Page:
Canberra, Australia – As conflicts in the Middle East and elsewhere pushed the number of refugees to 13 million last year, the international community is struggling to shoulder the humanitarian responsibility of protecting those fleeing violence and persecution in their homelands.
But in Australia – a wealthy nation, far from major war zones, whose 23 million people enjoy a per-capita GDP of 67,458 dollars – the government has implemented ruthless policies for the roughly one percent of global asylum seekers who hope to find refuge on its shores.
Why, in a country boasting of prosperity and peace, are asylum seekers demonised for seeking safety and freedom? Why have policies resulting in degrading human treatment, amounting to torture, as recently found by the United Nations Special Rapporteur on Torture, been implemented with so little public resistance in Australia?
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Last year Australia received 4,589 asylum applications compared to 29,009 in France and 51,289 in the United States. Over 37 years Australia received a total of 69,445 asylum seekers, only slightly higher than the 67,400 Germany received during the first six months of last year.
Immigration is a contentious issue in many countries, but Australia is the only one to indefinitely incarcerate asylum seekers in immigration detention centres on arrival.
Those who arrive by sea are transferred to offshore detention centres in the developing Pacific Island states of Nauru and Papua New Guinea. They are refused resettlement in Australia, even if assessed as refugees. More than a year ago the government began turning asylum-seeker boats back at sea.
“There is no greater deterrent to protecting our borders and stopping boats coming to Australia than by stopping the boats physically […],” Scott Morrison, then Minister for Immigration, said to media this past November.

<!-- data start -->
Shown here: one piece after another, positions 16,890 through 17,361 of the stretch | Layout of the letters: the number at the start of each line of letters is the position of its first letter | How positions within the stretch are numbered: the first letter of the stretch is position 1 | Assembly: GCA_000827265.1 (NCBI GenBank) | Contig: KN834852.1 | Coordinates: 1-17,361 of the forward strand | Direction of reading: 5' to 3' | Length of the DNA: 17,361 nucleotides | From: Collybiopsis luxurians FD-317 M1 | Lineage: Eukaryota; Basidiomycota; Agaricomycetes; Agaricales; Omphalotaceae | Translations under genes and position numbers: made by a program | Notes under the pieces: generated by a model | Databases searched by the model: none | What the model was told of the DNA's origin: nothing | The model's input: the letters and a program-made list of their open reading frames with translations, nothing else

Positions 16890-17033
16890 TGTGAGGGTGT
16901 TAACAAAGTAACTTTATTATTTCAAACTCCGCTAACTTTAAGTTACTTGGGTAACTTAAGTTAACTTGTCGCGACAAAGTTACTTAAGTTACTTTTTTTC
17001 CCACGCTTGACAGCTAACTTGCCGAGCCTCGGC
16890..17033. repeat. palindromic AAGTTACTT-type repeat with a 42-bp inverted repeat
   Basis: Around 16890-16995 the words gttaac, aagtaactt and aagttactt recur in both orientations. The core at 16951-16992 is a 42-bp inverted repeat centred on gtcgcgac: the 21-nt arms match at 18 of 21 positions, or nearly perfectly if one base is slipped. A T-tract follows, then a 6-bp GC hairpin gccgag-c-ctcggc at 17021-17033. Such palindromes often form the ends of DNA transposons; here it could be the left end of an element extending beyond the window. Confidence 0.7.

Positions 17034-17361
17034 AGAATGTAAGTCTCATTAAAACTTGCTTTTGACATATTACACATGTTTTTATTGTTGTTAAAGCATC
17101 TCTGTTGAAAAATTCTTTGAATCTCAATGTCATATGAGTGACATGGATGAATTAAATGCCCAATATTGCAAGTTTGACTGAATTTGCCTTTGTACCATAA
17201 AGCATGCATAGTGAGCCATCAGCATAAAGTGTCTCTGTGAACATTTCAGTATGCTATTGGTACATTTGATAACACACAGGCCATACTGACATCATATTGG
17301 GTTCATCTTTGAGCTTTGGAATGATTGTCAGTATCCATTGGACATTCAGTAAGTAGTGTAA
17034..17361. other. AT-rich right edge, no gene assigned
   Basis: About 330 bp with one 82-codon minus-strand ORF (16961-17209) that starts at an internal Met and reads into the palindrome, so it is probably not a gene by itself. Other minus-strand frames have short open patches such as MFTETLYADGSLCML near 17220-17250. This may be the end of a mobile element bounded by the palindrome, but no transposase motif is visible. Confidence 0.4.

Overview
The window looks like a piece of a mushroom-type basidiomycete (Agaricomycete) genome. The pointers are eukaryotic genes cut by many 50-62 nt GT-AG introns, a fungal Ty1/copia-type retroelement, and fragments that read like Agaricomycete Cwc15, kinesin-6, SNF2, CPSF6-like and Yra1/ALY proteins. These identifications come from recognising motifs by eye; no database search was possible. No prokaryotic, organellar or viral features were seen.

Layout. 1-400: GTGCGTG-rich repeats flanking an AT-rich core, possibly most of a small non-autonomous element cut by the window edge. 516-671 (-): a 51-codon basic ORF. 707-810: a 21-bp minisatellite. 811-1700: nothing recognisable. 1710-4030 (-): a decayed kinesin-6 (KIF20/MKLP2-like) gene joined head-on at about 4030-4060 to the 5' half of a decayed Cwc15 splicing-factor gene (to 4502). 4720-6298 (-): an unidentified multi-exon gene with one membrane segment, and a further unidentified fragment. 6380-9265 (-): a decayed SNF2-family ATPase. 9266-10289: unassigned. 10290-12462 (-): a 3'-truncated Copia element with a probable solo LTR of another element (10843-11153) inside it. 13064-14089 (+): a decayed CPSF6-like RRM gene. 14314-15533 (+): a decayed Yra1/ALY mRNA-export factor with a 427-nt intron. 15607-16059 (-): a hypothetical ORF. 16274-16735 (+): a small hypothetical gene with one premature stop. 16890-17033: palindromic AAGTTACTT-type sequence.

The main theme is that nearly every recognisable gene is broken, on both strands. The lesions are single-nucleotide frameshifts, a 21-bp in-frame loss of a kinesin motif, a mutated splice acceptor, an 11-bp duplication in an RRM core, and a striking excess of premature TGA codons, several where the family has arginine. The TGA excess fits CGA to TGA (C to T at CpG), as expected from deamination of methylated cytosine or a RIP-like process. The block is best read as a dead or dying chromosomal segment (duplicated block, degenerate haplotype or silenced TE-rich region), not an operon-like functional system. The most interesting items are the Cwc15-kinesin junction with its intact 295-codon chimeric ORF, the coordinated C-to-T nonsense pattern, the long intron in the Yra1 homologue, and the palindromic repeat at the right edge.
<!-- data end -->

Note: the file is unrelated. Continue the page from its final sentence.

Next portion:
This is necessary to stop people drowning at sea, the government argues, despite the policy threatening the lives of vulnerable people and violating the principle of non-refoulement laid out in the 1954 U.N. convention referring to the status of refugees.
In a report submitted to the U.N. Human Rights Council Monday, Juan Mendez, the U.N.’s special rapporteur on torture, concluded that Australia’s “Migration and Maritime Powers Legislation Amendment, which has passed both the house and the Senate of Australia at this point, violates the [Convention Against Torture, or CAT] because it allows for the arbitrary detention and refugee determination at sea, without access to lawyers.”
Mendez’s report also found that the indefinite detention of asylum seekers on Papua New Guinea’s Manus Island, together with reports of ill-treatment and outbreaks of violence, constituted a violation of the human right “to be free from torture or cruel, inhuman or degrading treatment, as provided by articles 1 and 16 of the [Convention Against Torture].”
In a statement published on Mar. 9, Daniel Web, director of legal advocacy at the Melbourne-based Human Rights Law Center, said, “Under international law, Australia can’t lock people up incommunicado on a boat somewhere in the middle of the ocean. Nor can we return people to a place where they face the risk of being tortured. Yet these are precisely the powers the Government has sought to give itself through recent amendments to its maritime law.”
Australia’s mandatory and prolonged immigration detention policies are also “in clear violation of international human rights law”, including the Convention on the Rights of the Child, the Australian Human Rights Commission (AHRC) recently reported.
Refugee assessments were suspended more than two years ago to remove advantage to those arriving by irregular means. By mid-2014, approximately 3,624 asylum seekers, including 699 children, were in detention centres.